How to break the silos between your sales and finance teams

While your sales forecast is an essential part of your financial analytics, sales reporting and financial reporting are two different items and are usually prepared by two different teams. Many sales and finances teams work in silos without knowing that they affect each other closely. So, how do you break the silos?

Niko Laine

October 3, 2022


If you suddenly find yourself in a situation where you don’t understand how your current and future sales funnel affect your financial performance, budgeting and forecasting, you’re not alone. Unfortunately, it is not uncommon even for highly experienced CFOs to run into that situation. 

Financial reporting emphasizes the financial process of your business – all things money, in and out. From budgeting to forecasting, expense allocation, cost and revenue analysis, cash runway, and so on. 

Sales reporting emphasizes the future inflow of money that is used to grow your business. According to Gartner, your sales analytics is also used in identifying, model, understand, and predict sales trends. Typically, your sales report consists of: 

  • Number of new leads
  • Conversion rate of leads to closed deals
  • Number of new customers
  • The total amount of your sales pipeline
  • Average Revenue Per Account (ARPA) and average deal amounts
  • Sales cycle length

However, it is more than just revenue. Your sales reporting should also take into account the output of the revenue. For example: 

  • Sales team headcount and the targets you set for each employee 
  • Gross margin and EBITDA to measure company’s performance 
  • Cost to close sales deal - Customer Acquisition Costs
  • Cashflow forecasting - are you closing monthly or annual deals?
  • Churn forecasting
  • Growth rate and valuation forecasting

These two sets of analytics, sales and financial, are more closely related than you would think. 

Everything is connected. Everything. 

I’ve been going on and on like a broken record that you should NEVER look at any metrics in isolation. Else, you run into the risk of turning that metric into a vanity metric

When you pair two metrics together, you get a more comprehensive idea of your business performance and turn them into actionable metrics. Here at Calqulate we call them ‘Chopsticks metrics’.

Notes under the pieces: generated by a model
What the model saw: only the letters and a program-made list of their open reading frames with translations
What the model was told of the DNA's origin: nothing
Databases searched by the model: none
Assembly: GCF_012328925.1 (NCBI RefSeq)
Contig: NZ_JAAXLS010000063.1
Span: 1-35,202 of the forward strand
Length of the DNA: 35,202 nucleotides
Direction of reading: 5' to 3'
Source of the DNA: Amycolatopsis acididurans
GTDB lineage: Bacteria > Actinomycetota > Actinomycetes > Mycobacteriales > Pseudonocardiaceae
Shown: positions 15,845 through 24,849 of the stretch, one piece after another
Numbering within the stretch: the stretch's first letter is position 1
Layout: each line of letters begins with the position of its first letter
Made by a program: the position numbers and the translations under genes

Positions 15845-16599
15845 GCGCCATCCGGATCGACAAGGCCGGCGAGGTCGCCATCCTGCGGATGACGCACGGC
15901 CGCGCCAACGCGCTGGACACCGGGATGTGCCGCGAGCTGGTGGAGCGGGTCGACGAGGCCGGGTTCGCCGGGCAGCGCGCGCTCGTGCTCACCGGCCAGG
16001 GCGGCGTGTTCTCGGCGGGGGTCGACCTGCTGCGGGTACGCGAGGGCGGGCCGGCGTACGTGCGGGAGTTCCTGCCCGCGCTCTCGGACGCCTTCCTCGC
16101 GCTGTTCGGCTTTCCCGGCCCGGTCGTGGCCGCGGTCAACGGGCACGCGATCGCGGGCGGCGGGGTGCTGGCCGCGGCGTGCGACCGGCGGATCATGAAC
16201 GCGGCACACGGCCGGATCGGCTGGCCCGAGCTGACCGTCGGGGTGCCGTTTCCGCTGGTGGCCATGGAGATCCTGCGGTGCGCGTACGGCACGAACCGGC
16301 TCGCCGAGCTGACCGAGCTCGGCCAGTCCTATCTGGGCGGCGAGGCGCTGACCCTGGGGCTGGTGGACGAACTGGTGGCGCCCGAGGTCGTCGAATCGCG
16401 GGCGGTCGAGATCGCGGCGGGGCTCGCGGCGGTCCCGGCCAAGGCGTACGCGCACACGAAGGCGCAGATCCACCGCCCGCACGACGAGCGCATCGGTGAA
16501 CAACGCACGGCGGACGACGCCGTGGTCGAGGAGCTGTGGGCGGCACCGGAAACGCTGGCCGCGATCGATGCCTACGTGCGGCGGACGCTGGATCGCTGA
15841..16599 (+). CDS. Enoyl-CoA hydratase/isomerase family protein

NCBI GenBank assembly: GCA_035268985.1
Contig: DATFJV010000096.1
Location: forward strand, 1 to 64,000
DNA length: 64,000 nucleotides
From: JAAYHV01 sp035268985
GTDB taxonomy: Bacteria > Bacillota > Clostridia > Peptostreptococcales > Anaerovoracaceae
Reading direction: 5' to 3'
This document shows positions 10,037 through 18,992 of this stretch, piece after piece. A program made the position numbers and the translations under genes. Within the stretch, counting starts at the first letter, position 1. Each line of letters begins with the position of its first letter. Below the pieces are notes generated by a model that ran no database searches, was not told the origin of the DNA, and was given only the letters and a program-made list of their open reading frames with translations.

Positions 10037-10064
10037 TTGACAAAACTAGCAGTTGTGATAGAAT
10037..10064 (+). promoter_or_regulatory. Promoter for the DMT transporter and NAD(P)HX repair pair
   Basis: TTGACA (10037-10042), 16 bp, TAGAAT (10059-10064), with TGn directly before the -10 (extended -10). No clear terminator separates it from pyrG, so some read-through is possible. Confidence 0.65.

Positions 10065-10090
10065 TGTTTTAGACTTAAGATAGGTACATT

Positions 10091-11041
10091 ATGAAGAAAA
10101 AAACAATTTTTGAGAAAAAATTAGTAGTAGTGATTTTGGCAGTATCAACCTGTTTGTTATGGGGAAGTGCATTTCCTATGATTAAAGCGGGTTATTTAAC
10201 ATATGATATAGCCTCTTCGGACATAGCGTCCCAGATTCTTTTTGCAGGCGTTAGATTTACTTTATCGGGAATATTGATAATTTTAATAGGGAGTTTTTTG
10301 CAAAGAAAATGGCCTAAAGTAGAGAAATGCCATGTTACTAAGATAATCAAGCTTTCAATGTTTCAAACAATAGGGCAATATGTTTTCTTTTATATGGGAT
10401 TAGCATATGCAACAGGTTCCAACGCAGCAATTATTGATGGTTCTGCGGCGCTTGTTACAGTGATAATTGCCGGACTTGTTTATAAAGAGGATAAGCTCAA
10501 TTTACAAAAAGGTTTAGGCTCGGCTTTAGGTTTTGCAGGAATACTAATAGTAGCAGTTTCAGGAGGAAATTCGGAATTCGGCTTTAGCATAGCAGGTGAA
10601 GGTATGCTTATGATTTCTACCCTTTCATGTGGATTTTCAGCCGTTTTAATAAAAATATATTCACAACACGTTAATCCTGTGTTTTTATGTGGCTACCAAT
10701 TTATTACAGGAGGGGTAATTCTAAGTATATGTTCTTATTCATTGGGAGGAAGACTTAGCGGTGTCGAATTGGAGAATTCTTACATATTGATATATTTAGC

Now, let’s scale this perspective a little: What do you get when you pair the analytics of two departments together? 

I bet you already know the answer, and you’re right – actionable analytics, or better known as your leading indicators, and automated financial forecasting. This is the way to set your financial forecasting on autopilot.

Mutual understanding is key to success.

Friction is bound to happen when one team doesn’t understand the other. For example, your finance team may not effectively project sales across multiple products, markets and scenarios because they don’t have the relevant information they need. The finance team does not usually know what the sales pipeline looks like and how long the sales cycle is.

On the other hand, your sales team may not have a clear understanding of how their performance affects the overall financial situation of the company and what kind of investment they need to grow company revenue. 

As a founder, you can already imagine the level of frustration when you don’t know the company’s strategic direction. You may also find yourself sitting through Scenario A again and again when your teams are working in silos. 

Scenario A

Sales: We need X amount of seats for Tool Y. 

Finance: What is the reason? That is a massive increase in our expenses. 

Sales: It will help us close more deals for this month.

Finance: We don’t have the budget. 

The above scenario often ends in a lot of frustration between both teams. Thus strengthening the silos they work in. Let’s assume a scenario in which these silos don’t exist. What would it look like? 

Scenario B

Sales: We need X amount of seats for Tool Y. 

Finance: What is the reason? That is a massive increase in our expenses. 

Sales: With our current resources, we can only close an average of 10 customers per month. Our sales cycle is approximately 2 months due to the lack of capacity in handling demo requests. 

By investing X amount of seats for Tool Y, we will shorten our sales cycle to 2 weeks, increase our Monthly Recurring Revenue (MRR) by 50% in 6 months and increase our gross margin from 70% to 80%. Once we hit our target of $100,000 in MRR, we could potentially recruit 2 more sales team members and raise $5M of funding. At this increased capacity, our growth rate will double and we will stretch our cash runway from 18 months to 30 months.